Respect

… will be further explored and discussed in the subsequent articles of this multi-part series.

Subscribe now (click here) to make sure you don’t miss any part of this series highlighting many of the key driver’s of your team’s motivated programmers, nor the denouement of World’s Best Programmer, as well as other insightful posts from The Product Guy.

Enjoy!

Jeremy Horn
The Product Guy

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World’s Best Programmer is… [w/ Inclusion]

anotherstar …to be announced at the end of this series.

unkown-person I am often asked what is it that I do that results in the programmers with whom I interact being so productive; what is it I do to get them motivated and to keep them motivated; and where can I find / who is the World’s Best Programmer.

Motivation

My answer is many fold and I provide a framework towards greater understanding in part 1.

The path to the motivated programmer, the happy programmer, is unique to each individual. There are, however, some general, instructional guides towards better understanding for all involved parties, and especially regarding those conditions that make for that highly motivated programmer.

Today, let’s take a deeper look at Inclusion.

Inclusion

I have already included certain aspects of Inclusion under the discussion of the importance of Communication to the environment of the World’s Best Programmer, so the following represents my continued thoughts and emphasis on this feature.

Communication encompasses the mechanisms by which ideas and the knowledge base, in general, are transmitted throughout the organization. While some organizations believe that there are only a select few who “need to know,” studies of effective organizations have demonstrated that it is important from a morale (and subsequently, a productive) standpoint for knowledge to be shared as much as possible. In that way, everyone working on a project understands the value and interrelatedness of their individual efforts and can then take pride in its successful completion/outcome.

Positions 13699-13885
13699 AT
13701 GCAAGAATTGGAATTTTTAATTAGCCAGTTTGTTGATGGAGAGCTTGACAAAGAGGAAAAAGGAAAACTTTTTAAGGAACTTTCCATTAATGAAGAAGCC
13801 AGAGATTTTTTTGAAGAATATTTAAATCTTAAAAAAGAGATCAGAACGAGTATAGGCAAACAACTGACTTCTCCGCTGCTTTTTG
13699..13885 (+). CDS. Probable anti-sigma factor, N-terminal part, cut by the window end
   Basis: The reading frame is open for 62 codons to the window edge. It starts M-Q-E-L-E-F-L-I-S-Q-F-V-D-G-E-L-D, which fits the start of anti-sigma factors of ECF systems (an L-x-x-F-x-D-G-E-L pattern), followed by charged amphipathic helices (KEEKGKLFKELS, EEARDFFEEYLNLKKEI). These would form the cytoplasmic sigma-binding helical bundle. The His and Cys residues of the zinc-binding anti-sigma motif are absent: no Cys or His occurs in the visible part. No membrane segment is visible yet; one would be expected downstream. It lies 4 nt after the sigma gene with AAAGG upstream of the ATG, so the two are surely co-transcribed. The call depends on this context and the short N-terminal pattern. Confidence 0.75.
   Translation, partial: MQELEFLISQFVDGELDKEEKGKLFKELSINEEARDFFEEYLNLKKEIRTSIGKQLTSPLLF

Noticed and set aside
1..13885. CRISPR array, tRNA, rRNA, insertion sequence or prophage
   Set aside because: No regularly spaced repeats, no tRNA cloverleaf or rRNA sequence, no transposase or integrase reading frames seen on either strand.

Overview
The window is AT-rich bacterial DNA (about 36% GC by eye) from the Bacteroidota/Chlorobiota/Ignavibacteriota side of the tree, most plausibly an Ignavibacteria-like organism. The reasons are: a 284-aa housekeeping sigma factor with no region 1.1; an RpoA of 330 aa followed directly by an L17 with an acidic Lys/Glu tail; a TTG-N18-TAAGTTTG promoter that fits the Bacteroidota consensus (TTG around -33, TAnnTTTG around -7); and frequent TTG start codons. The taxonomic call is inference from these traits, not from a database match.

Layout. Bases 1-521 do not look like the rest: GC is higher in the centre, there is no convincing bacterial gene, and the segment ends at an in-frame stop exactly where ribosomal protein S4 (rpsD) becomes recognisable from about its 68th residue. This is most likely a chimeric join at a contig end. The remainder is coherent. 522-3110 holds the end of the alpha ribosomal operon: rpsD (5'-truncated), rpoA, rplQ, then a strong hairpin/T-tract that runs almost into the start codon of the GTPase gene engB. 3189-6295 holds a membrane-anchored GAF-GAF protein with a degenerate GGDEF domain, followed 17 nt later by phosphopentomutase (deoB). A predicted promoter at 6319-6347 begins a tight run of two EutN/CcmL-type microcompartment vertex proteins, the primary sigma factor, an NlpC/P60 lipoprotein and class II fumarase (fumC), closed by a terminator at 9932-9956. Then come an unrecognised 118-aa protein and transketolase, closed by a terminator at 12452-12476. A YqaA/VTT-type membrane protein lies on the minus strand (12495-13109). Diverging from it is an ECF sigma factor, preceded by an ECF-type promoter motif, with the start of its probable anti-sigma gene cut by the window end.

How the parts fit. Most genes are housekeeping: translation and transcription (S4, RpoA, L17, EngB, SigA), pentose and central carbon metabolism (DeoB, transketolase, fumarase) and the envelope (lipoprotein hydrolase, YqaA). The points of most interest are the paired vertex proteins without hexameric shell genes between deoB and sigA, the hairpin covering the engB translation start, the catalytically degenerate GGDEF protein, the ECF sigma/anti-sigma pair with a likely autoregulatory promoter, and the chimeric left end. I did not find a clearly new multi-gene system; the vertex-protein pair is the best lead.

Inclusion is an atmosphere of valuing the members of the organization for those contributions. While channels of communication promote Inclusion, it is only when those channels become institutionalized that individuals feel included. Saying everyone’s efforts are valued is one thing. Demonstrating that the organization truly does that takes place over time through repetitive actions that serve to strengthen that value in the organization.

True Inclusion is “in the air.” It is one thing to put in channels for communication, but it is also necessary that there be respect for the communications, and acceptance of communications, and the organizational value that every programmer just believes and accepts that this will occur.

On a more basic level, Inclusion in any organization is embodied by practices that have become part of the culture (second nature) that the contributions of all are anticipated and valued. If there is not a sense of Inclusion in an organization, the cost can be high, both in terms of money and time. Different perspectives do not see the light of day and are therefore not considered. No matter the channels of communication that are put in to place, if the programmer does not believe the organization values Inclusion, they may/will be reluctant to propose what may prove to be a more viable solution.

Examples of building that culture of Inclusion are…